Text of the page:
Gonzalez-Olabarria J.R., Mola-Yudego B., Coll L. (2015) Different factors for different causes: Analysis of the spatial aggregations of fire ignitions in catalonia (Spain). Risk Analysis. : 0-0.LinkDoi: 10.1111/risa.12339
The present study analyzes the effects of different socioeconomic factors on the frequency of fire ignition occurrence, according to different original causes. The data include a set of documented ignition points in the region of Catalonia for the period 1995-2008. The analysis focused on the spatial aggregation patterns of the ignitions for each specific ignition cause. The point-based data on ignitions were interpolated into municipality-level information using kernel methods as the basis for defining five ignition density levels. Afterwards, the combination of socioeconomic factors influencing the ignition density levels of the municipalities was analyzed for each documented cause of ignition using a principal component analysis. The obtained results confirmed the idea that both the spatial aggregation patterns of fire ignitions and the factors defining their occurrence were specific for each of the causes of ignition. Intentional fires and those of unknown origin were found to have similar spatial aggregation patterns, and the presence of high ignition density areas was related to high population and high unemployment rates. Additionally, it was found that fires originated from forest work, agricultural activities, pasture burning, and lightning had a very specific behavior on their own, differing from the similarities found on the spatial aggregation of ignitions originated from smokers, electric lines, machinery, campfires, and those of intentional or unknown origin. © 2015 Society for Risk Analysis.
Guerrieri R., Vanguelova E.I., Michalski G., Heaton T.H.E., Mencuccini M. (2015) Isotopic evidence for the occurrence of biological nitrification and nitrogen deposition processing in forest canopies. Global Change Biology. 21: 4613-4626.LinkDoi: 10.1111/gcb.13018
This study examines the role of tree canopies in processing atmospheric nitrogen (Ndep) for four forests in the United Kingdom subjected to different Ndep: Scots pine and beech stands under high Ndep (HN, 13-19 kg N ha-1 yr-1), compared to Scots pine and beech stands under low Ndep (LN, 9 kg N ha-1 yr-1). Changes of NO3-N and NH4-N concentrations in rainfall (RF) and throughfall (TF) together with a quadruple isotope approach, which combines δ18O, Δ17O and δ15N in NO3 - and δ15N in NH4 +, were used to assess N transformations by the canopies. Generally, HN sites showed higher NH4-N and NO3-N concentrations in RF compared to the LN sites. Similar values of δ15N-NO3 - and δ18O in RF suggested similar source of atmospheric NO3 - (i.e. local traffic), while more positive values for δ15N-NH4 + at HN compared to LN likely reflected the contribution of dry NHx deposition from intensive local farming. The isotopic signatures of the N-forms changed after interacting with tree canopies. Indeed, 15N-enriched NH4 + in TF compared to RF at all sites suggested that canopies played an important role in buffering dry Ndep also at the low Ndep site. Using two independent methods, based on δ18O and Δ17O, we quantified for the first time the proportion of NO3 - in TF, which derived from nitrification occurring in tree canopies at the HN site. Specifically, for Scots pine, all the considered isotope approaches detected biological nitrification. By contrast for the beech, only using the mixing model with Δ17O, we were able to depict the occurrence of nitrification within canopies. Our study suggests that tree canopies play an active role in the N cycling within forest ecosystems. Processing of Ndep within canopies should not be neglected and needs further exploration, with the combination of multiple isotope tracers, with particular reference to Δ17O. © 2015 John Wiley & Sons Ltd.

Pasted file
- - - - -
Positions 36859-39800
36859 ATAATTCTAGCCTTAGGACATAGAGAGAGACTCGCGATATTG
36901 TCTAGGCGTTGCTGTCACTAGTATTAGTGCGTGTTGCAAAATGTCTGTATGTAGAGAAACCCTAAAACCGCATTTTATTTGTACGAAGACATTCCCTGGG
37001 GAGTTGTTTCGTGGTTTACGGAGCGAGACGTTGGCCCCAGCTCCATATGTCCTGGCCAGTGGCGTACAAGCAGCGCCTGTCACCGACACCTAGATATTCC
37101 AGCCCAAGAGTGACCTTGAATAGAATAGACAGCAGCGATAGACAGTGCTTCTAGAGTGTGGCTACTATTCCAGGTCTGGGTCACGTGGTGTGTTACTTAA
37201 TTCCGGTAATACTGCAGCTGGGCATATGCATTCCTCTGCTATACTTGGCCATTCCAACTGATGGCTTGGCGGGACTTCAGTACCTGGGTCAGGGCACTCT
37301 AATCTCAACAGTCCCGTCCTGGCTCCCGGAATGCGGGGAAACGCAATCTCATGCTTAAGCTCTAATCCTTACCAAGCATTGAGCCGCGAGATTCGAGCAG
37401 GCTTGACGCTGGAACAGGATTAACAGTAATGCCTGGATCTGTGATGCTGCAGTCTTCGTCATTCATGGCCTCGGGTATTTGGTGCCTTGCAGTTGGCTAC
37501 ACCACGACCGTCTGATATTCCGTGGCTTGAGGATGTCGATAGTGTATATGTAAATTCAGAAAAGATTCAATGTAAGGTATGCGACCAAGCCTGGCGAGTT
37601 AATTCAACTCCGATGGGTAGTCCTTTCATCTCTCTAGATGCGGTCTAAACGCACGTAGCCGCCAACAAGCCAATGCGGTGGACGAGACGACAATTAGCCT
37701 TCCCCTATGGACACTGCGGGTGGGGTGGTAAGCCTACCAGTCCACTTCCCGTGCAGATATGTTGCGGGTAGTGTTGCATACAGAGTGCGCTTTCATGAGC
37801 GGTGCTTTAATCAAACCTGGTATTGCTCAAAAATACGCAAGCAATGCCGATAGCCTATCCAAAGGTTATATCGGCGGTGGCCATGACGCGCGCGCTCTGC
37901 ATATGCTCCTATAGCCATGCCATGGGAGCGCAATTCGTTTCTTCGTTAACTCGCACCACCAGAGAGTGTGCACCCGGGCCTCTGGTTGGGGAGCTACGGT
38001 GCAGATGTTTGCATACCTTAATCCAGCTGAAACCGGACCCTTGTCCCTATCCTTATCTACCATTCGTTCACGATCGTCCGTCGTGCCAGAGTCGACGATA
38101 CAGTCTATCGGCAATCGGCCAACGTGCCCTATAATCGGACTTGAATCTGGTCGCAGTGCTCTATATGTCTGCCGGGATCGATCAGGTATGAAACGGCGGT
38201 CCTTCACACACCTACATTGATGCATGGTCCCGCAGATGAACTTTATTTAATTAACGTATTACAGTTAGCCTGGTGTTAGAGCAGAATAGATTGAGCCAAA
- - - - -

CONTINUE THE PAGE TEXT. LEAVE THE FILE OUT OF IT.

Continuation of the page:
Gueze M., Luz A.C., Paneque-Galvez J., Macia M.J., Orta-Martinez M., Pino J., Reyes-Garcia V. (2015) Shifts in indigenous culture relate to forest tree diversity: A case study from the Tsimane', Bolivian Amazon. Biological Conservation. 186: 251-259.LinkDoi: 10.1016/j.biocon.2015.03.026
Understanding how indigenous peoples' management practices relate to biological diversity requires addressing contemporary changes in indigenous peoples' way of life. This study explores the association between cultural change among a Bolivian Amazonian indigenous group, the Tsimane', and tree diversity in forests surrounding their villages. We interviewed 86 informants in six villages about their level of attachment to traditional Tsimane' values, our proxy for cultural change. We estimated tree diversity (Fisher's Alpha index) by inventorying trees in 48 0.1-ha plots in old-growth forests distributed in the territory of the same villages. We used multivariate models to assess the relation between cultural change and alpha tree diversity. Cultural change was associated with alpha tree diversity and the relation showed an inverted U-shape, thus suggesting that tree alpha diversity peaked in villages undergoing intermediate cultural change. Although the results do not allow for testing the direction of the relation, we propose that cultural change relates to tree diversity through the changes in practices and behaviors that affect the traditional ecological knowledge of Tsimane' communities; further research is needed to determine the causality. Our results also find support in the intermediate disturbance hypothesis, and suggest that indigenous management can be seen as an intermediate form of anthropogenic disturbance affecting forest communities in a subtle, non-destructive way. © 2015 Elsevier Ltd.
HERRANDO S., BROTONS L., ANTON M., PARAMO F., VILLERO D., TITEUX N., QUESADA J., STEFANESCU C. (2015) Assessing impacts of land abandonment on Mediterranean biodiversity using indicators based on bird and butterfly monitoring data. Environmental Conservation. : 0-0.LinkDoi: 10.1017/S0376892915000260